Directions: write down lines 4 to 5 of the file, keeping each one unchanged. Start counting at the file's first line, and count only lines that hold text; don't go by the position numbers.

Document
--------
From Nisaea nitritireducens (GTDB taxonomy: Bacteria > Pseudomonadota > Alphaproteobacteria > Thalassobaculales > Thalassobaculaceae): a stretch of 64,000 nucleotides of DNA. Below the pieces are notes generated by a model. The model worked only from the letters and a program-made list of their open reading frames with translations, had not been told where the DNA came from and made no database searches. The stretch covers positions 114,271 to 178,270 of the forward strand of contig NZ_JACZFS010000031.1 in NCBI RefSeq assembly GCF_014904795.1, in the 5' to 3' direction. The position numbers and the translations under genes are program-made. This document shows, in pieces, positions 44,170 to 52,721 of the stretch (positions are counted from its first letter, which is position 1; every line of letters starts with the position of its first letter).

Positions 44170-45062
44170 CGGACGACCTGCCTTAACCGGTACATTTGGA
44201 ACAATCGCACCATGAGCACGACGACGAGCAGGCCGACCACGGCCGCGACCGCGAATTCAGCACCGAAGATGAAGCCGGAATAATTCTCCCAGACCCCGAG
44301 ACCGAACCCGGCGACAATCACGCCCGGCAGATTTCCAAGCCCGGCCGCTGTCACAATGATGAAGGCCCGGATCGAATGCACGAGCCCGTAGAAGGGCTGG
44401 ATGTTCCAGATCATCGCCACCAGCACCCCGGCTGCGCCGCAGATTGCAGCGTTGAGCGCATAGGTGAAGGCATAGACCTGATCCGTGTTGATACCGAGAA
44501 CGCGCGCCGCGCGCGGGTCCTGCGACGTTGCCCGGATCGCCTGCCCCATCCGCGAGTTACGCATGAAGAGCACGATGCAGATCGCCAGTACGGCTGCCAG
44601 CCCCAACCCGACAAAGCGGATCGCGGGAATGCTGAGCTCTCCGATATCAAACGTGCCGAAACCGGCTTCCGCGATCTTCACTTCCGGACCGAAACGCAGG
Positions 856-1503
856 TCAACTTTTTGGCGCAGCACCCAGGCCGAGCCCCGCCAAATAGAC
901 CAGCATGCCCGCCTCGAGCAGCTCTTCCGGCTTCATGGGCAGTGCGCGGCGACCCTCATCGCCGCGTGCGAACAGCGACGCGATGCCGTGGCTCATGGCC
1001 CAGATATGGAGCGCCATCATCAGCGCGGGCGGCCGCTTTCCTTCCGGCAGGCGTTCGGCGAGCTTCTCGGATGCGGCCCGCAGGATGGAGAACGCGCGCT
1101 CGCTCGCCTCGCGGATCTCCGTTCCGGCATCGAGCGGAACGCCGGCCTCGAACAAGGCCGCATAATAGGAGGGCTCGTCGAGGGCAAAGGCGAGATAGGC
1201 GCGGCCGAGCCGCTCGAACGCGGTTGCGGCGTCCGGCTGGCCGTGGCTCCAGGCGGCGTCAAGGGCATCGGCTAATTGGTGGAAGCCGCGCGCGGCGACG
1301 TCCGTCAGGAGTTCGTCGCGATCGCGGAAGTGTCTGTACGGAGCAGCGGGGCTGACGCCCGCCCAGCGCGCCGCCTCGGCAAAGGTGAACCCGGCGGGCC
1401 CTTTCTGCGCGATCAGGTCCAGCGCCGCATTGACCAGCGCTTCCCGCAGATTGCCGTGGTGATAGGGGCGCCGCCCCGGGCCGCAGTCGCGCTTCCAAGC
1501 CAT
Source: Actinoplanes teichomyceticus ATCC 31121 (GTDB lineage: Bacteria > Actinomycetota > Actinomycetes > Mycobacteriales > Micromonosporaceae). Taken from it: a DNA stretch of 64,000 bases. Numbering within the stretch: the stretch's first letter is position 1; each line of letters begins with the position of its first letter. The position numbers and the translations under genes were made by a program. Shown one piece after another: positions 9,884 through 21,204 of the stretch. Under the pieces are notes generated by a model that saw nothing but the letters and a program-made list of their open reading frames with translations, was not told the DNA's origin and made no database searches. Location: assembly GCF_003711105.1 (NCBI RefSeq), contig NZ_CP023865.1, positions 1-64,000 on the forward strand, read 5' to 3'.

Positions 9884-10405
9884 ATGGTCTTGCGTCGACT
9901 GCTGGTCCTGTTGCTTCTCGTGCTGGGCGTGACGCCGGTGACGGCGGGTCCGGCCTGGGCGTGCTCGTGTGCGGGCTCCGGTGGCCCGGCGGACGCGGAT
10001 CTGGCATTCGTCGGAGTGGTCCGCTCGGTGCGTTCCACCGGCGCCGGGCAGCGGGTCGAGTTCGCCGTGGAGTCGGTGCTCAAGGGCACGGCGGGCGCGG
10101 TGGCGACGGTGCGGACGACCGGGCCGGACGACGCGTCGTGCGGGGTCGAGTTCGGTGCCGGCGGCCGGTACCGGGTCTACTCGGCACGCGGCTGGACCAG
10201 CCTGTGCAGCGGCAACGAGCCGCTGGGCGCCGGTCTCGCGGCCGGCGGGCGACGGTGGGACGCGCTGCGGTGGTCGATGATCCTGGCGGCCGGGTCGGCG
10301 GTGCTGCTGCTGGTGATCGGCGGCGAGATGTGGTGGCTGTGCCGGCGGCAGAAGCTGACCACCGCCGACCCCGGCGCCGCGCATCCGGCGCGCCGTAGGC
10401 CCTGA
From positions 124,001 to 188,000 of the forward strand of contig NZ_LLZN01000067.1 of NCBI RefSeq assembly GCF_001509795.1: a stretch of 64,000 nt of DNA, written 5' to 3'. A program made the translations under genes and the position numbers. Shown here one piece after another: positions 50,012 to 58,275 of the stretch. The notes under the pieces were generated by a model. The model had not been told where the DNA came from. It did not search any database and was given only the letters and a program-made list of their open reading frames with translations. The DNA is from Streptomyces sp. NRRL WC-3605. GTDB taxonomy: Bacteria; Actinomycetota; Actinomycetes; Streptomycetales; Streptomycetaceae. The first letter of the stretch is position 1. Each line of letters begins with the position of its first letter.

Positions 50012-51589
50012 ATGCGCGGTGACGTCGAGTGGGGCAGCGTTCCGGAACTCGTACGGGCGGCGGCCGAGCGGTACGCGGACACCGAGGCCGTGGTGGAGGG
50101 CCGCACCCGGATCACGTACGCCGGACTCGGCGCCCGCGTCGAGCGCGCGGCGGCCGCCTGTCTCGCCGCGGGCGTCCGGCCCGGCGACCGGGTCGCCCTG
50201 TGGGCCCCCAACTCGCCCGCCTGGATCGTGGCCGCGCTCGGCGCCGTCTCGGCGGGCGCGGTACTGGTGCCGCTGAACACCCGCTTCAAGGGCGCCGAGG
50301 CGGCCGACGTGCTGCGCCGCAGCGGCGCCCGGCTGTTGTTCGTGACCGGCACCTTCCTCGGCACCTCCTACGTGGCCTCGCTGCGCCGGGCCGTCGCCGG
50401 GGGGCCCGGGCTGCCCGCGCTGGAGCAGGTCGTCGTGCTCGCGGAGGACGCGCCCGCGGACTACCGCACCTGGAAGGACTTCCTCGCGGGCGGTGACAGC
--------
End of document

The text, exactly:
44201 ACAATCGCACCATGAGCACGACGACGAGCAGGCCGACCACGGCCGCGACCGCGAATTCAGCACCGAAGATGAAGCCGGAATAATTCTCCCAGACCCCGAG
44301 ACCGAACCCGGCGACAATCACGCCCGGCAGATTTCCAAGCCCGGCCGCTGTCACAATGATGAAGGCCCGGATCGAATGCACGAGCCCGTAGAAGGGCTGG